Sticks and Stones … (OS008)
I don’t know if you’ve heard the old children’s saying ‘Sticks and stones may break my bones but words will never hurt me’. My Mum told me that it was common for kids to say this to each other. She is quite an aficionado on sayings (which I’m sure will be in a later log). Anyway, I’m here to state that it’s wrong in so many ways. Firstly, it sounds like an incitement to escalate the conflict by encouraging kids to start with the missiles. Secondly, hurtful words are definitely off the curriculum these days especially with social media. I’m still recovering from a teacher calling me ‘lanky’. Thirdly, it’s just not true and I’m going to tell you why ….
Over the past few weeks, I’ve come to realise that Pam (my housemate/lodger) has an exceptional vocabulary. Being significantly vocabulary challenged I felt quite in awe of her, in this respect. In fact, I’ve started to Google for some impressive words to drop into my talks with Pam, just to catch her out. I asked how she became such a wordsmith (one of the words I looked up yesterday) in the car on the way to the shops. By the way, what about the word ‘aficionado’ earlier? I think this was from a coffee advert though rather than Google. Anyway circumnavigating (hey!) that one for the moment, I asked,
“Do you read a lot Pam. You’re quite a wordsmith.”
“I guess so. Always have done since early years with Shirley Hughes … and before that I guess when I was read to as a baby. Now, I must read a book a week.”
“What, that’s amazing. I’m sure you could write a book and make a fortune.”
“I’d like to. They say there’s a book in everyone. What would your book be Oliver?”
“Me, oh no not me. Maybe a manual for doing something techy like adding RAM to a laptop. I don’t even know some of the words you use……What’s your favourite word?”
“Actually, I know a story about that. A couple of students, reading that Rudyard Kipling earned ten shillings a word for his book, sent him ten shillings asking him for one of his very best words. He replied “Thanks”.
“That’s good. I like that … I guess he’s a famous author and not the one who makes exceedingly good cakes?”
“I can’t believe you said that…”
I agreed. Sorry readers.
“My favourite word. That’s difficult. Maybe …. Onomatopoeia.”
“What? Is that even a word? What does it mean?”
Pam paused for a while and then suddenly shouted “B A N G.” flailing her arms wildly.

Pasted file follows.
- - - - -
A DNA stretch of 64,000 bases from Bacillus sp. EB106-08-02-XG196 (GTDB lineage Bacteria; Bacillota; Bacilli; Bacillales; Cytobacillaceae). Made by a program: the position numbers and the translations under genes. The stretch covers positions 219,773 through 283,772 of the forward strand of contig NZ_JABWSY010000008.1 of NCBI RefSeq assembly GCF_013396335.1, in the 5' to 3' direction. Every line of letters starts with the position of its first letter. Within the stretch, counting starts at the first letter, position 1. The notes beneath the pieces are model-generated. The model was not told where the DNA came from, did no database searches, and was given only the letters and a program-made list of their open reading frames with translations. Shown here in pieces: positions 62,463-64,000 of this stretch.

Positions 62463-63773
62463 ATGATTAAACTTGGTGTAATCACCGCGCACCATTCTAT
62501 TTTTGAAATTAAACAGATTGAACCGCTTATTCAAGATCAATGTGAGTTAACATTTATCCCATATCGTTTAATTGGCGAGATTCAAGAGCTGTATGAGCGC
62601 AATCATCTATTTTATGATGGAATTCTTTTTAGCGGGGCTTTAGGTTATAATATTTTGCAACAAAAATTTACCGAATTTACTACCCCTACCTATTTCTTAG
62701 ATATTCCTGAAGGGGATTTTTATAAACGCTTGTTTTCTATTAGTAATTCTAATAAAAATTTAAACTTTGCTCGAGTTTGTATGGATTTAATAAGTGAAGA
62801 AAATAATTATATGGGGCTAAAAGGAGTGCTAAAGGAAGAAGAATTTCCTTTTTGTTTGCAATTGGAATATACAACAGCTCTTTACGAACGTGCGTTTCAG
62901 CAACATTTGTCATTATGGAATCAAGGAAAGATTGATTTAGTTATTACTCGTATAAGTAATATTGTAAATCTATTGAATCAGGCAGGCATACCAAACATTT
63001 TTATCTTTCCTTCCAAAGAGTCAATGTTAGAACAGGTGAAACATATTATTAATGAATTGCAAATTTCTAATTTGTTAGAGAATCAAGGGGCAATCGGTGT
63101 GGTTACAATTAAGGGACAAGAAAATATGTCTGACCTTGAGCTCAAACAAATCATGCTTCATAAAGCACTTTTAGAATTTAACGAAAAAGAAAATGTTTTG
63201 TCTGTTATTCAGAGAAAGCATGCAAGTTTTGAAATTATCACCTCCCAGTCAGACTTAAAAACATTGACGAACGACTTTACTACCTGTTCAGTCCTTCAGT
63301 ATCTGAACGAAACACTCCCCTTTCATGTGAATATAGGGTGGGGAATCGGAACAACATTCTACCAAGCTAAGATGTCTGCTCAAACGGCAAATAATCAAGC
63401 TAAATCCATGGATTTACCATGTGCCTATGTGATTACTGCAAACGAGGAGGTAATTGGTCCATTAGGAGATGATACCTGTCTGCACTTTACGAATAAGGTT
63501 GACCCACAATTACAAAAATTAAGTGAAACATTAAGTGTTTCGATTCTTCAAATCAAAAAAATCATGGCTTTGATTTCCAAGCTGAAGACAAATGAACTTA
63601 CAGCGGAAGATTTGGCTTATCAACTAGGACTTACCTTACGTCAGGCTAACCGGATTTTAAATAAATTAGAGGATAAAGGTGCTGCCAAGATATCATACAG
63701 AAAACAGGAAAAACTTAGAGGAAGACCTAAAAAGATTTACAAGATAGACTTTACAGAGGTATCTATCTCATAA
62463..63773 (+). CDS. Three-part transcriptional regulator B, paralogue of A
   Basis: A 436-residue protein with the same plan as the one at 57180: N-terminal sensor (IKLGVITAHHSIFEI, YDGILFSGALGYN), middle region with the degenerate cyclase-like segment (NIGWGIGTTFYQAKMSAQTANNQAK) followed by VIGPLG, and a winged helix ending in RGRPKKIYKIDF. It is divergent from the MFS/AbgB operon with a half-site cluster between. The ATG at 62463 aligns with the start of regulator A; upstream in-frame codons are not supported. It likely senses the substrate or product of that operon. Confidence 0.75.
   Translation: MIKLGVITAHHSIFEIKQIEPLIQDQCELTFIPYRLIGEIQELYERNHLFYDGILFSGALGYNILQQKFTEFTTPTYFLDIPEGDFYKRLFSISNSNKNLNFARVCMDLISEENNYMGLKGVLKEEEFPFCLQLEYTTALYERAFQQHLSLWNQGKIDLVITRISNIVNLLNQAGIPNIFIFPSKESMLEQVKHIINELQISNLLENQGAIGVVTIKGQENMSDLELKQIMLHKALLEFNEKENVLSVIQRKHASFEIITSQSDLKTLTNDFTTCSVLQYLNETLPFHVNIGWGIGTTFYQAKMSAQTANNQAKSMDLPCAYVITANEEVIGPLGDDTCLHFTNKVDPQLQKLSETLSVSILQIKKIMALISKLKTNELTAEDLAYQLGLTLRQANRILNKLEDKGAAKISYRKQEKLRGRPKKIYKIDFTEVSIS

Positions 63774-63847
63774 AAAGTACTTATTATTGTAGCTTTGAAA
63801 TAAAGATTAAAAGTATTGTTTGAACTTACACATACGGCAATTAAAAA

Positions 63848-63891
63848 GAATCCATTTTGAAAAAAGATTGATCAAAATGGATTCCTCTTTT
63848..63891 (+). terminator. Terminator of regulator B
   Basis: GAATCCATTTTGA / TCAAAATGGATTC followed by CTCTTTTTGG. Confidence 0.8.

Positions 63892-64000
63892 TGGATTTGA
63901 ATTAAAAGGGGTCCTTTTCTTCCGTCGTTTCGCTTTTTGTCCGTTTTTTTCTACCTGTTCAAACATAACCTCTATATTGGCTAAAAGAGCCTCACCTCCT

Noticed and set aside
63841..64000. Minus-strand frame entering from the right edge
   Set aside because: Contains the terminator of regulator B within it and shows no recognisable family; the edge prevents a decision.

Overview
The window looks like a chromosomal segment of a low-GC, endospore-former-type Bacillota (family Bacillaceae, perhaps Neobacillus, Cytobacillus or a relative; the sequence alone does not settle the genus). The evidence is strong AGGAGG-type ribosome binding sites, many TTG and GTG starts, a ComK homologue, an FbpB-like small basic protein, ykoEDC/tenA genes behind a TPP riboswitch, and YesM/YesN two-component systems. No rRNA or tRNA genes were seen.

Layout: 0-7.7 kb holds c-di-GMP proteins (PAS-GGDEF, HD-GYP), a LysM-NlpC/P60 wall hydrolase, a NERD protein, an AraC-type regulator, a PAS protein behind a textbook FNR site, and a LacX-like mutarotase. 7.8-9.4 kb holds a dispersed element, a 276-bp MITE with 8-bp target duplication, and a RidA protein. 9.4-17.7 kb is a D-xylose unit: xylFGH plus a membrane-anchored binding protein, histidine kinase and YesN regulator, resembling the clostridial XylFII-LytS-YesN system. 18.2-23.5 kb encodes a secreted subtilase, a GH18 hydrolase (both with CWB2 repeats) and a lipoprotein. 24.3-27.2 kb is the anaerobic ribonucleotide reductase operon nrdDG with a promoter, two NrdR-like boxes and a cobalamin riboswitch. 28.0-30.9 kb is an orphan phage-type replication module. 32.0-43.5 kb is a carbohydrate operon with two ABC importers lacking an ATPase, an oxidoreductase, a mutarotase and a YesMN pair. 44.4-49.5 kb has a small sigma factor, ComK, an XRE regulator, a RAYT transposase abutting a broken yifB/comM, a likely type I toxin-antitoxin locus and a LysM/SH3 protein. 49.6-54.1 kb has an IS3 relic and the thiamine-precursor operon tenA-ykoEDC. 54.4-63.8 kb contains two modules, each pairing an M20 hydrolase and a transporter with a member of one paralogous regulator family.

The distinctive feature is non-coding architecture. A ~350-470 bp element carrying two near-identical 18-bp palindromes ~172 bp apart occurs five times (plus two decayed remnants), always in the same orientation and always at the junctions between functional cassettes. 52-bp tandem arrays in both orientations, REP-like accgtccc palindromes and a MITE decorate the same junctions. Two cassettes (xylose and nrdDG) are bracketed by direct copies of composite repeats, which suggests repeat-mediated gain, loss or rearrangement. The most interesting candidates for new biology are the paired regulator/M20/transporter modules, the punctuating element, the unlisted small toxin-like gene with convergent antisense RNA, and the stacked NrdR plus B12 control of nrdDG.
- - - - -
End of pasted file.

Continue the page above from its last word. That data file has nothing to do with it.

“What the …. “. In shock I momentarily lost control of the car which swerved violently towards the curb, startling a woman who dropped what she was holding sending it crashing to the pavement. Fortunately, I regained my composure and jerked the wheel to bounce the car out of the gutter.
“What did you do that for. Are you OK?” I said, as I wound down the window and shouted to the startled woman, ‘Sorry, I sneezed.” lying through my teeth. I could see in the rear view mirror the victim visibly shaken picking up what looked like a smashed garden gnome from the pavement.”
“Onomatopoeia, a word which sounds like the sound it represents. You know, ‘bang’, ‘crash’, ‘boom'” she explained.
“That should be banned. Why do you need a word for noises of accidents?”
“Not just accidents. There’s ‘Baa’ sounds lambs make and ‘burp’ like you do after a lager.”
“Wish you’d chosen a less dramatic example. Maybe ‘silence’ I whispered.”
“That’s not one. You’re just whispering a word. Silence sounds like this …… “
“OK” I replied conscious of the police car accelerating up behind me. How about “Nee Nah, you know, like the siren on the police car, pulling me over.”
“Nope. Not a word. I think I’d better explain.” said Pam.
I could see that Pam explained the whole thing as at one point the officer took on an unusual expression and dropped his pencil. I began to wonder what the charges could be anyway; Driving under the influence of a crazy woman. Fatally injuring a garden gnome. Anyway, whatever Pam said must have done the trick as he put away his pencil and I’m sure he smirked at one point.
“Don’t ask.” replied Pam as she climbed back into the car. I didn’t and drove off.
… Oliver Sudden
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